it cannot belong to the parties to substitute their will for that of the legislature by arrogating to themselves the power of delegating to the foreign judge a portion of sovereignty. as is the case between Belgium and France. Foelix. 328. No. the effect given to foreign judgments has always depended upon reciprocity. by reason of the nationality of the plaintiff. 189. 460-474. the courts appear to require reciprocity to be shown before they will execute a foreign judgment. 503. By the German Code of 1877. 1887. Odwin v. Westlake. 219 In the empire of Germany. Clunet. and whether the foreign court is not the only competent court. 345. 333-341. Foelix. 296. . when they execute foreign judgments at all. but whether by reason of Dutch ordinances only or of general principles of jurisprudence does not clearly appear. p. 397. and with respect to . 191. as formerly in the states which now form part of that empire. Constant. 987. Foelix. . in Clunet. and the principle of reciprocity prevails as to the judgments of other countries. 85. Moreau.defendant's rights have been duly respected. Clunet. in a case reported in full in Piggott. Constant. p. the court said. . even of those of Sweden. 1894. and it is doubtful whether they will even then unless reciprocity is secured by treaty with the country in which the judgment was rendered." and "it is therefore an essential requirement of reciprocity that the law of the foreign state should recognize in an equal degree the legal validity of the judgments of German courts. 79-81. The Reichsgericht. 165. Piggott. Nos. 331. 1 Ferguson's International Law. 369. p. S. No. Clunet. 1888. the principle of reciprocity has prevailed from very ancient times. 164. ubi sup. pp. Moreau." but it is not to be granted "if reciprocity is not guaranteed. and that an examination of their legality. Piggott 439. and Henry on Foreign Law. and that as such it is within the domain of public law. "considering that the right of revision is an emanation of the right of sovereignty. 213. Westlake. the judgment of exequatur is to be rendered without examining whether the decision is conformable to law. 466. both as regards the material justice of the decision as to matters of fact or law. 1879. ubi sup. that from that principle it manifestly follows that. are "bound to the unqualified recognition of the legal validity of the judgments of foreign courts. 217. No. 400. In Holland. Vierhaus. the courts reexamine the merits of all foreign judgments. Nos. the judgments of those states are mutually executed. No. No. 1891. Where. 179. Nos. has held that an English judgment cannot be executed in Germany. that it proceeds from the emporium. Forbes. p. Piggott. Foelix. 83. p. Westlale. Page 159 U. Clunet. Piggott. 111." Constant. 401. Olivecrona. Constant. p. by the Code. 504. there is no such treaty. the Civil Tribunal of Brussels held that. because. note. 222. the German courts. "compulsory execution of the judgment of a foreign court cannot take place unless its admissibility has been declared by a judgment of exequatur. In Sweden. 505. in Piggott. 328. Story on Conflict of Laws § 618. the Belgian Court of Cassation holds that the foreign judgment may be reexamined upon the merits. Moreau. In Norway. No. ubi sup. or imperial court. 178. if the legislature does not recognize executory force in foreign judgments where there exists no treaty upon the basis of reciprocity. 116. 171. 1892. Foelix. The courts give no effect to foreign judgments unless upon that principle." Clunet. which are to be enforced by its courts. 837. above cited. 1880. And in a very recent case. Moreau. In Denmark.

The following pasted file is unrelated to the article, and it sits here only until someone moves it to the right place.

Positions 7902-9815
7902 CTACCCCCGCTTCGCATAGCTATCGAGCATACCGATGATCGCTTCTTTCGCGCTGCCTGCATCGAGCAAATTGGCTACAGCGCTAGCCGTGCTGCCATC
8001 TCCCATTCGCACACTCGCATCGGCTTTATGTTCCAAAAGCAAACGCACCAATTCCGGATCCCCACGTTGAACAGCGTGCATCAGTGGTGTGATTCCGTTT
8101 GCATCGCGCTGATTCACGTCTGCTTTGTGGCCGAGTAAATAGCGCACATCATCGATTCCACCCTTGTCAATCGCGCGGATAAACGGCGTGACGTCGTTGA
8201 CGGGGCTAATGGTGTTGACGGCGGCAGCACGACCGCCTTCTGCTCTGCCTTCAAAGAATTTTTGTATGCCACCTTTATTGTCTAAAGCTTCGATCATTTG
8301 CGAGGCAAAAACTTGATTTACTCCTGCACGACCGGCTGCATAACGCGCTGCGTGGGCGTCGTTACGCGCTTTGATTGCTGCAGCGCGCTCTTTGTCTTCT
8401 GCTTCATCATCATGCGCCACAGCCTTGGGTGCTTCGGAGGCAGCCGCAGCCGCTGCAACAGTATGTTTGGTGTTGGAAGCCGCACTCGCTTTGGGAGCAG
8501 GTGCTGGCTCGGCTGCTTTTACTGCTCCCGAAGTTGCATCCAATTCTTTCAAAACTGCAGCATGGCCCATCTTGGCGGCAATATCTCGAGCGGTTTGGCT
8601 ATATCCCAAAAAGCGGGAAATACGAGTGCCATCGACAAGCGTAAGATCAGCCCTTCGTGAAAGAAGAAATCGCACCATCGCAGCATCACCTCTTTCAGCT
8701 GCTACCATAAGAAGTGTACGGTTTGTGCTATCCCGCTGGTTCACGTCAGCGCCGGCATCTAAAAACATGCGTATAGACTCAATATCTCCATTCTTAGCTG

That would be an abdication of its own sovereignty. but there cannot result therefrom a promise to adopt. p. 35. and the expenses resulting from the necessity of obtaining a new judgment in each locality where they should seek execution. The law upon this subject has been clearly stated by Brocher. President of the Court of Cassation of Geneva and professor of law in the university there.matters of procedure. by the court ex officio. In his Nouveau Page 159 U. And in a later treatise he says: "We cannot admit that the recognition of a state as sovereign ought necessarily to have as a consequence the obligation of respecting and executing the judicial decisions rendered by its tribunals." In an article in the Journal. moreover. 1883. presents sufficient guaranties. and to cause to be executed upon the national territory. should neither be required as a condition of their execution. 1882. whoever they may be. without reviewing their merits. Such obligations suppose a reciprocal confidence. pp. 221 the officials of the foreign state. the conflicts. there is no federal law. S. by the federal Constitution. Clunet. If the propriety of such an execution be admitted. each canton having its own law upon the subject." he says: "It would certainly be advantageous for the parties interested to avoid the delays. p. foreign judgments are executed according to the rule of reciprocity only. moreover. the territory subject to its power. No other can exercise there an act of its authority. to each state the means of acting upon the judicial organization and procedure of other states. 94. civil judgments in one canton are executory throughout the republic. 193-204. 127. and in some cases even criminal. except upon certain conditions. But civil judgments in one canton are executory other cantons. whose judgments it is sought to execute without verifying their merits. and would bind it in such sort as to make it an accomplice in acts often injurious. the authority of such acts does not extend beyond the frontier. They are not undertaken. in principle. 1884. and more or less in private. he recognizes and asserts that "it comes within the competency of each canton to do what seems to it proper in such matters. and by means of a system of regulations intended to prevent or to lessen the dangers which might result from them. 88. judgments rendered by Page 159 U. and often surpassed. ." Piggott. Constant. ubi sup. In Switzerland. we believe. Each sovereignty possesses in particular. p. As to foreign judgments. 220 Traite de Droit International Prive (1876) § 174. a question of reciprocal appreciation and confidence. Piggott." Clunet." 3 Cours de Droit International Prive (1885) 126. by the dangers that might arise from that mode of proceeding? There is here. directly included in the very act by which one nation recognizes a foreign state as a sovereign. 505-516. p. But would not such an advantage be counterbalanced. judgments rendered on the territory of each of them respectively. There might thence arise for each sovereignty a juridical or moral obligation to lend a strong hand to foreign judgments. 600. the differences of opinion. Westlake. 1879. after a review of the Swiss decisions. 470-471. This territorial independence finds itself. 246. It furnishes. In strict right. there is ground for making it the object of diplomatic treaties. treating of the question whether "it might not be convenient that states should execute. nor be allowed by the admission of pleas which might lead to it. S. 762. One must at the outset inquire whether the administration of the foreign judiciary. 1887. That form alone can guaranty the realization of a proper reciprocity. See also Clunet.